One dollar over and that dollar gets taxed. All of the income in the lower bracket still gets taxed at the lower bracket rate - including LTCG and dividend income at no tax.

--Peter
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All of the income in the lower bracket still gets taxed at the lower bracket rate - including LTCG and dividend income at no tax.

Well, no. The LTCG and dividends are included in the taxable income, but the rate for them depends on your tax bracket.

http://www.bogleheads.org/wiki/Qualified_dividend
http://www.1040.com/federal-taxes/income/dividends/
http://en.wikipedia.org/wiki/Qualified_dividend

For most people it doesn't matter, because most non-retired people with investments are well above the top of the 15% bracket.

Turbo tax was quite clear on this. I well know because I had to do some fancy footwork to stay in the 15% bracket the last 2 years.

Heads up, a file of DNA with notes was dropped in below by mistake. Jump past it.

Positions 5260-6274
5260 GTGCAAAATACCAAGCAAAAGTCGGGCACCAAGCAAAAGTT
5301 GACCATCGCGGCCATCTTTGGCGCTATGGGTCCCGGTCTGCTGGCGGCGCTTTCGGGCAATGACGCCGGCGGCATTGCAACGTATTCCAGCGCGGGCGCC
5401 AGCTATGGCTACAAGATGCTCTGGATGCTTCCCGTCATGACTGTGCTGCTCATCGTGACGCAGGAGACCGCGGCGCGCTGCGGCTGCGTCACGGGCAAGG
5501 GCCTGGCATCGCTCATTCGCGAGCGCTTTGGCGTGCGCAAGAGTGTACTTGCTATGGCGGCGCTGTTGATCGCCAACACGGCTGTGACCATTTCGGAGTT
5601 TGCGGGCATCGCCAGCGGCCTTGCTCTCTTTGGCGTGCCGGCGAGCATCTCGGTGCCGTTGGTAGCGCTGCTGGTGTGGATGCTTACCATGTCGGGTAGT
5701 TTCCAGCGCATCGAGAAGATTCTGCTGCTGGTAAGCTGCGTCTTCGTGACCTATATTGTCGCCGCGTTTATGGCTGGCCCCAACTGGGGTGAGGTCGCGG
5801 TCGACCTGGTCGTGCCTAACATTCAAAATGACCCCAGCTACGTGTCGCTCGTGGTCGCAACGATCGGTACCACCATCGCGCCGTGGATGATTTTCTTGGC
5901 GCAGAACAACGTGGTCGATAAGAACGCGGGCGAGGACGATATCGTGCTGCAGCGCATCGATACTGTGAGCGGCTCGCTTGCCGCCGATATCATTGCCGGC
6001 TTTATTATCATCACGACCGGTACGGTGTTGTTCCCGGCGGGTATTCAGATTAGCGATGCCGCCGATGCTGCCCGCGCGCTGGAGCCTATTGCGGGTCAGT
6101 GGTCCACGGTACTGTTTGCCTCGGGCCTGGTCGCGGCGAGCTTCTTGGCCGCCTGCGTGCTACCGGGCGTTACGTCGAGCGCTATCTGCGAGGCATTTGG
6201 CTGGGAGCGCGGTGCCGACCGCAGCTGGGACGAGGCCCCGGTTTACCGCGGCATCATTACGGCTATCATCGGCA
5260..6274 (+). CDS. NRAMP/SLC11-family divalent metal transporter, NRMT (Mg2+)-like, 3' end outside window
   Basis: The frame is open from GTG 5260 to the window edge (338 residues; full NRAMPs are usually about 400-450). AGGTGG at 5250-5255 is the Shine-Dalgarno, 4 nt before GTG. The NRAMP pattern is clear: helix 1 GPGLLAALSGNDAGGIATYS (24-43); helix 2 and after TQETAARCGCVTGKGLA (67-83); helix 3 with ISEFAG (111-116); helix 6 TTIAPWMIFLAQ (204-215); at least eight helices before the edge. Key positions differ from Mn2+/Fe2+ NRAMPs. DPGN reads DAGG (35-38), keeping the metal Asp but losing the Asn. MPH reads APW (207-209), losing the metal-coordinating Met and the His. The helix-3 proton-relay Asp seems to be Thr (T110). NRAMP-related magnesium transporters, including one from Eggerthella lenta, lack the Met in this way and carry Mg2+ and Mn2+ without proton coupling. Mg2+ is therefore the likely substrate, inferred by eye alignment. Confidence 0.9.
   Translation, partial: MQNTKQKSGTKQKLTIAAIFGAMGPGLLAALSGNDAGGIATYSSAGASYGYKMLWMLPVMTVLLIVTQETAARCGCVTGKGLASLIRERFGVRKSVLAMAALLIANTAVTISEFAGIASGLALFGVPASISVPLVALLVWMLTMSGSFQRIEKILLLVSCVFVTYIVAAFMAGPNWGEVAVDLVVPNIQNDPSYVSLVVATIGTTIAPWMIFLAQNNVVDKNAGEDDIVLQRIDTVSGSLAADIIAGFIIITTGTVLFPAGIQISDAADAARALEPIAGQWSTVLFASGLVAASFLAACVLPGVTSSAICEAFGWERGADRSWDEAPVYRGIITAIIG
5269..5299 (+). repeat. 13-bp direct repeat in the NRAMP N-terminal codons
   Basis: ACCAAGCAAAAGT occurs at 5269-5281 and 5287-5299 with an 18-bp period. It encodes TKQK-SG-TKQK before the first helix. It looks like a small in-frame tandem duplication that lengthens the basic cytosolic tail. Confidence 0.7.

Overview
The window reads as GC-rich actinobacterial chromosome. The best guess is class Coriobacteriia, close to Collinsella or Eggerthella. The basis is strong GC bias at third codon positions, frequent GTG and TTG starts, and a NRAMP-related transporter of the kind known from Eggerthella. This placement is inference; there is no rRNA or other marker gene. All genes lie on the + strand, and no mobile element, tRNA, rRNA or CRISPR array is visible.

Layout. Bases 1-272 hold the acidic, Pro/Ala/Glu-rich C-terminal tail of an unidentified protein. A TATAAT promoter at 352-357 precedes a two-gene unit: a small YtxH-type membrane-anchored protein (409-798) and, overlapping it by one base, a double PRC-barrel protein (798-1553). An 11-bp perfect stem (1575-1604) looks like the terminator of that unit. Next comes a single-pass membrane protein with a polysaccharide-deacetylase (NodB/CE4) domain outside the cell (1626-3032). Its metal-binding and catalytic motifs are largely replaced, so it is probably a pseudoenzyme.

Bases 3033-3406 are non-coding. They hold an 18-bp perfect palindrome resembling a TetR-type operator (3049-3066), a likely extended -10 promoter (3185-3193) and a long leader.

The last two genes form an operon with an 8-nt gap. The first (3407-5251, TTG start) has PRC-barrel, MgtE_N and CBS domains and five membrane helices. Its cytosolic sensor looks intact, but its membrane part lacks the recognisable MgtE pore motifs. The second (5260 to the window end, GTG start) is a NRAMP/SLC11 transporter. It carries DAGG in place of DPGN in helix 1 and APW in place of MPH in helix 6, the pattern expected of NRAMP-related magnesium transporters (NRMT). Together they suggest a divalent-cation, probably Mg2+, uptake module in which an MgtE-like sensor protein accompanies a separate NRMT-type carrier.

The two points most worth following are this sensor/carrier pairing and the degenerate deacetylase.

Play with it in TurboTax (for 2012). Enter $10,000 of dividends and other income to get taxable income of $70,699 (married-joint). Then add $2 more income to bump the T.I to $70,701. The tax jumps a whole lot, because the entire $10K of dividends is now taxed.
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Well, no. The LTCG and dividends are included in the taxable income, but the rate for them depends on your tax bracket.

Sorry, Ray, but I've gotta pull rank on you on this one. I'm a tax professional and I KNOW how this works.